- Last week the Ngāti Maru (Taranaki) Claims Settlement Bill was introduced in Parliament. The settlement includes financial and commercial redress valued at $30 million.
Salient Māori News Items to 28 May 2021
- This week the Minister of Corrections, Kelvin Davis, launched a new kaupapa Māori programme for female prisoners, entitled Wāhine Māori Pathways. Wāhine Māori Pathways, which is being run at Christchurch Women’s Prison, is a series of initiatives designed to improve outcomes for the women, their tamariki and whānau.
- The New Zealand Council of Legal Education has resolved that Te Ao Māori concepts be taught in each of the core law subjects within the Bachelor of Laws and Bachelor of Laws with Honours degree at all New Zealand universities.
- Fifteen projects focussed on increasing Māori access to efficient and sustainable energy have been awarded funding from the project for Māori housing fund. A total of $2.8 million of funds have be awarded in this funding round. The successful organisations and projects are outlined below.
|Te Uri o Hau Tangata Development Ltd||Tongiterōria Marae Kaumātua Flats||Solar Energy Installation for homes of kaumātua||Kaipara||$50,000|
|Hāpai Housing Limited Partnership||Hāpai Housing Renewable Energy Project||Installation of solar PV and centralised solar hot water technology to new iwi rental housing development||Glen Innes, Auckland||$150,000|
|Kokohinau Papakāinga Trust||Kokohinau Papākainga Project||Installing solar for seven marae-based homes including homes of kaumātua and disadvantaged whānau||Te Teko, Bay of Plenty||$300,000|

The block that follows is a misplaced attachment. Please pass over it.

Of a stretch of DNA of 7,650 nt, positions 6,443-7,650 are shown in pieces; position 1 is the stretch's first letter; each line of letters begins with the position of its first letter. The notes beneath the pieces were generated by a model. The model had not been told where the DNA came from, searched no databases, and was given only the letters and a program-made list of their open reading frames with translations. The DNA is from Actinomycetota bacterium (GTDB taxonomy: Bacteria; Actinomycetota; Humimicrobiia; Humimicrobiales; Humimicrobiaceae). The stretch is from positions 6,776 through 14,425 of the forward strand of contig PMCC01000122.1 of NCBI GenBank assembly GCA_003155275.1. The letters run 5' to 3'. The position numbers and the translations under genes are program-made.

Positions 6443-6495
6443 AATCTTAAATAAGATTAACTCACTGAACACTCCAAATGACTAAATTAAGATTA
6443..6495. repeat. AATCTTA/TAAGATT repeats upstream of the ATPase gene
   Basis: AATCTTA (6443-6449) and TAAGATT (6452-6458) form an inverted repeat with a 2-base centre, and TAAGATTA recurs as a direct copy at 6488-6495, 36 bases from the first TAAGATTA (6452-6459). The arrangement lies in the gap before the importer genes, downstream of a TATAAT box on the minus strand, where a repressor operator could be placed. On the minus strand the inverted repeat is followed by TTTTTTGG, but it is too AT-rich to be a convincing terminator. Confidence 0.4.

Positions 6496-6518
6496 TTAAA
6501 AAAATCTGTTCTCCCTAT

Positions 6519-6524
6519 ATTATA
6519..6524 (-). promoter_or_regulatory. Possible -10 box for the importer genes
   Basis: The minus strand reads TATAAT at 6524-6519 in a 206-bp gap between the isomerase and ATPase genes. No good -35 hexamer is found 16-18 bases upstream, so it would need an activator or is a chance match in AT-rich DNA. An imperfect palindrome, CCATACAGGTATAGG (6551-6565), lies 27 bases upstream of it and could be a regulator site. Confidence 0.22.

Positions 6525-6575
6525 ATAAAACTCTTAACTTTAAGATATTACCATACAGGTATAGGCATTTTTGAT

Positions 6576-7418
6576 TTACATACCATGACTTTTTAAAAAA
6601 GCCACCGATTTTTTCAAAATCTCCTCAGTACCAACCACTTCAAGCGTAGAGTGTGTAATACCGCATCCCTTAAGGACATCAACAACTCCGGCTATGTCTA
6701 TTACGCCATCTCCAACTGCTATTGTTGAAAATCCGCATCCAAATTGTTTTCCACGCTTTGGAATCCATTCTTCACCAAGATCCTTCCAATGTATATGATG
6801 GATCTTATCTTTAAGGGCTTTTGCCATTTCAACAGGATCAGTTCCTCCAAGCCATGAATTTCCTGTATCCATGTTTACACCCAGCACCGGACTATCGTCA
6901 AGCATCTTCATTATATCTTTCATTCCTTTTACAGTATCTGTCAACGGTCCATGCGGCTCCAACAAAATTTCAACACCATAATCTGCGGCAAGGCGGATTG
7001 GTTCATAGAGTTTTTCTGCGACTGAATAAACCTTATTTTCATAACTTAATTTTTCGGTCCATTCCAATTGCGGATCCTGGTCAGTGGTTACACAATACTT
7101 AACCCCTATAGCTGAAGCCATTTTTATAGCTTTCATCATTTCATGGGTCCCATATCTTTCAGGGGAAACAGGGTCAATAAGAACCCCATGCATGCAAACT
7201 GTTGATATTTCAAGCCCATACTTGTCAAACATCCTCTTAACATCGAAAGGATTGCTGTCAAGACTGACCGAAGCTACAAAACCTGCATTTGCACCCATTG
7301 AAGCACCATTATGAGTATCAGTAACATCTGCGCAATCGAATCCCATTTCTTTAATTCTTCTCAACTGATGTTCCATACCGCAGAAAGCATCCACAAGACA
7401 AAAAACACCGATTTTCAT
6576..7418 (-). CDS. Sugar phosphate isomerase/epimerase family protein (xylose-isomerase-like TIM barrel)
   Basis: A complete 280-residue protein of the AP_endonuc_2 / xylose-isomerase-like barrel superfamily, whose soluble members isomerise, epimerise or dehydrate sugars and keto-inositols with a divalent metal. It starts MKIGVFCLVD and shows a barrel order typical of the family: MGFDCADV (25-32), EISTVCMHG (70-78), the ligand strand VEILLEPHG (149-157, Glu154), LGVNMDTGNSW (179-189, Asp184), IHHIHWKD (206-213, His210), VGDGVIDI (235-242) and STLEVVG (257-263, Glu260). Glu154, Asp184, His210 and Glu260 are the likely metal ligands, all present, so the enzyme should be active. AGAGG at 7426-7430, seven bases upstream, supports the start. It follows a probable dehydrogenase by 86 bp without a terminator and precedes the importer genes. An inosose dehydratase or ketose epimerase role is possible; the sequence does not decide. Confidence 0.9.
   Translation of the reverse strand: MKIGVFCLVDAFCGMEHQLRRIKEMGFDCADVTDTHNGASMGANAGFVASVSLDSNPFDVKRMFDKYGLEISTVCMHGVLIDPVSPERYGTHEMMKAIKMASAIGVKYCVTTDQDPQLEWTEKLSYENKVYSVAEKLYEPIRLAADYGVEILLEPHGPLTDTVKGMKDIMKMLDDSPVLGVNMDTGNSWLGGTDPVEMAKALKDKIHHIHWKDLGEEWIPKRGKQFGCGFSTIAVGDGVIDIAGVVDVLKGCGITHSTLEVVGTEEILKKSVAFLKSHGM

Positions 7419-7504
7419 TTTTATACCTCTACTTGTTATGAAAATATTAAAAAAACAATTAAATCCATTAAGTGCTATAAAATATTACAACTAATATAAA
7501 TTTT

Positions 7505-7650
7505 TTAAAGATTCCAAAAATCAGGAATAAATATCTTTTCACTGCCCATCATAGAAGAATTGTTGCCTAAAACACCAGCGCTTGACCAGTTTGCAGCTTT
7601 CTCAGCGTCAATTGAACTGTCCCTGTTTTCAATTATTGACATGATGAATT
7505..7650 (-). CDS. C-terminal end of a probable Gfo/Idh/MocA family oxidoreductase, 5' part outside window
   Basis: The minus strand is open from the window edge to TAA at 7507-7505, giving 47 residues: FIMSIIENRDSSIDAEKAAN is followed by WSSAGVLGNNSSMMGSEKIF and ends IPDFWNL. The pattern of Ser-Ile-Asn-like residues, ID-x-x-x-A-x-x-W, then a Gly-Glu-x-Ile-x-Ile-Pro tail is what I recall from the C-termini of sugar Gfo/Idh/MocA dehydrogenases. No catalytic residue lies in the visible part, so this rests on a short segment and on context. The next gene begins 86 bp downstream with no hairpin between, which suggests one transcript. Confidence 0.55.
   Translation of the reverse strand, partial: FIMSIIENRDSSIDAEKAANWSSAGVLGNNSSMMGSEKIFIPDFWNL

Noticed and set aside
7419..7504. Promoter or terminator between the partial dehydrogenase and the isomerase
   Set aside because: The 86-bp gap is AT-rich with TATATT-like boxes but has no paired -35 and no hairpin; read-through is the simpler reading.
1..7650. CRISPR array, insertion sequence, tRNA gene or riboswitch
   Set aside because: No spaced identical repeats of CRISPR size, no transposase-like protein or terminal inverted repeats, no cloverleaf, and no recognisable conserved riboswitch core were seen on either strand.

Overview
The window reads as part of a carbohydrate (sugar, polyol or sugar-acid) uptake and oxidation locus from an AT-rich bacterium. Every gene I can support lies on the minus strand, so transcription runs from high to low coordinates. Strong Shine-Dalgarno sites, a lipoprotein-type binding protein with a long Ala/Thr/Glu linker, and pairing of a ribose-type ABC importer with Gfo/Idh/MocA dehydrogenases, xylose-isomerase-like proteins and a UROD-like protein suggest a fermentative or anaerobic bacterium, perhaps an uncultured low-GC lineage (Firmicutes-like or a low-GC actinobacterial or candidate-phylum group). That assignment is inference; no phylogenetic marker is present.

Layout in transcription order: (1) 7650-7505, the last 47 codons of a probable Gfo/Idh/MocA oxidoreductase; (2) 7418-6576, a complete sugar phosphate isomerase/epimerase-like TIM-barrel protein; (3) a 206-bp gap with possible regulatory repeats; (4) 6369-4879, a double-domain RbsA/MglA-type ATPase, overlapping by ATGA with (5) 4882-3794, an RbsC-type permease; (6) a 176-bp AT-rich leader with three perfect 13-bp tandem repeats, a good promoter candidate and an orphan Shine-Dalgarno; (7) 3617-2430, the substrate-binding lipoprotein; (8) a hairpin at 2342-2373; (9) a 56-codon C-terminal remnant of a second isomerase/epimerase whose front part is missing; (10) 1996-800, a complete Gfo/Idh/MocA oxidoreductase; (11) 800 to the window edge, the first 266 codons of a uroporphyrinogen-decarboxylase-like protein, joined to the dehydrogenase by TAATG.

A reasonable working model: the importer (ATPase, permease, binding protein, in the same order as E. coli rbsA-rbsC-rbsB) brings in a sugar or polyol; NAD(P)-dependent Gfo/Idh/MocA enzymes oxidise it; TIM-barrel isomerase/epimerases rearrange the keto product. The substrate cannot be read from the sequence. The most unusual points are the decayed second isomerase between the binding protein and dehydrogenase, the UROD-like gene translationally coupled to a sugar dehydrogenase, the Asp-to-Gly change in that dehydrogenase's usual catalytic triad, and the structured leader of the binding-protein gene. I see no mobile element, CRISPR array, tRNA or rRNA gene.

|Tuhua Trust||Mayor Island – Solar Power Project||Installing solar to replace diesel generators for houses||Mayor Island||$100,000|
|Manaaki Energy||Manaaki Energy: Hawke’s Bay Home PV Installs||Installing solar for high-needs housing, identified in collaboration with local iwi||Rotorua and Hawke’s Bay||$400,000|
|Te Arawa Whānau Ora Charitable Trust||Whiti Te Rā: Supporting whānau to be empowered through solar energy||Upgrading housing with solar focusing on homes with kaumātua and whānau with tamariki||Te Arawa||$150,000|
|The Lines Company/Maniapoto Māori Trust Board||Maniapoto Marae Solar Solutions||Installing larger-scale solar generation on a marae||King Country||$150,000|
|Te Kopua Trust||Integrity Solar Te Kopua Solar Farm||Installing a solar system to power households on the papakāinga, marae||Raglan, Waikato||$85,000|
|Tūhoe Charitable Trust||Scoping renewable energy for Tūhoe hapū eco-villages||Feasibility study into the options for development of renewable energy as part of the Tūhoe hapū eco-villages redevelopment programme||Te Urewera||$75,000|
|Te Whanau a Maruhaeremuri Hapu Trust||Tamanui Te Ra Hei Oranga Mo Maru Renewable Energy Project||Installing solar systems for housing on remote papakāinga relying on generators||East Cape||$140,000|
|Parihaka Papakāinga Trust||Hiringa Nō Runga, Hiringa Mō Raro||Installing and testing a community solar and battery storage system distributing energy to whānau homes on the papakāinga||Parihaka||$400,000|
|Te Taiwhenua o Heretaunga Waingākau Housing Development Ltd||Te Taiwhenua o Heretaunga Waingākau Renewable Energy Project||Retrofitting solar panels onto existing homes and integrating them into new builds at the Waingākau housing development||Flaxmere||$150,000|
|Waiohiki Community Charitable Trust||Solar Oranga||Retrofitting solar panels onto social housing for the benefit of low-income whānau||Napier||$150,000|
|Reureu Kotahitanga||Kia Whitingia||Installing solar PV generation on marae and some homes||Manawatū||$400,000|
|Te Rūnanga o Ngāi Tahu||Te Rūnanga o Ngāi Tahu Shared Equity Housing Programme||Installing solar generation on homes that are tenanted by kaumātua and whānau with tamariki||Ngāi Tahu Tākiwa||$150,000|
 The New Zealand Council of Legal Education is an independent statutory body. Their responsibilities include regulatory matters and centre on the Council’s responsibilities for the quality and provision of education and practical legal training in New Zealand.